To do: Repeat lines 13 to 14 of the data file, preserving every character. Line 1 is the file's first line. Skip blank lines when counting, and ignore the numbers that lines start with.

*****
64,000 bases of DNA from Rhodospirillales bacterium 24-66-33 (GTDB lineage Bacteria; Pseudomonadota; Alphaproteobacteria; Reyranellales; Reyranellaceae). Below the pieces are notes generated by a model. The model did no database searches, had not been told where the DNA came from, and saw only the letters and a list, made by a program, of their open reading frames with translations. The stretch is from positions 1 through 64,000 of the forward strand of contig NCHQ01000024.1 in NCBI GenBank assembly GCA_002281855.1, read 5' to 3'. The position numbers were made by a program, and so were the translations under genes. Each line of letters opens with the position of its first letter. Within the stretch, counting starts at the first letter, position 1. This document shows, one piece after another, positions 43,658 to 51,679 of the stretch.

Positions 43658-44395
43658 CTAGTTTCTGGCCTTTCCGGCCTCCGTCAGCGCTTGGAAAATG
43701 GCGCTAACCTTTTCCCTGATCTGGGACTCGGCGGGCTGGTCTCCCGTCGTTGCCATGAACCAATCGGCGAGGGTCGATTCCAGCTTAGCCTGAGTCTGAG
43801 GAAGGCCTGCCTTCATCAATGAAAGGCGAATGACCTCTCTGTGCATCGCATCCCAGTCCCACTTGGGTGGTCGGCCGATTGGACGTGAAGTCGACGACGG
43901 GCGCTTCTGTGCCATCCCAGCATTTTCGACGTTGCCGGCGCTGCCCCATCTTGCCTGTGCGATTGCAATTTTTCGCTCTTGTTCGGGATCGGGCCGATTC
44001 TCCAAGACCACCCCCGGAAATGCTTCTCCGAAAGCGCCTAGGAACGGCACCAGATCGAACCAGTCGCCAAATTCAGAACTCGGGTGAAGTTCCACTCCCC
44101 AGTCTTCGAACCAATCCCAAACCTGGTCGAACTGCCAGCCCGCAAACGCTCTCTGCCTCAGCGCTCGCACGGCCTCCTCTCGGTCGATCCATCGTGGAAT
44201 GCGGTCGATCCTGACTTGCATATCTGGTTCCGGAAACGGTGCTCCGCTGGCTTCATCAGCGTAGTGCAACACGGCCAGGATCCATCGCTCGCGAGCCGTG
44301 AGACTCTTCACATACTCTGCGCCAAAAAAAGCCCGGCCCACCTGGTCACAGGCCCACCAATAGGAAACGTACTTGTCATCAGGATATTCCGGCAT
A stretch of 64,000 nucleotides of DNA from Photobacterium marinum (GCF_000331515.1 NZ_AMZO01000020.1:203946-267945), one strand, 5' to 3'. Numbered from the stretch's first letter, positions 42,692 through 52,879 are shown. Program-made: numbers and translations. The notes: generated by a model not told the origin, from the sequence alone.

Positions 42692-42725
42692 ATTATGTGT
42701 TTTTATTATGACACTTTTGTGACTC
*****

42692 ATTATGTGT
42701 TTTTATTATGACACTTTTGTGACTC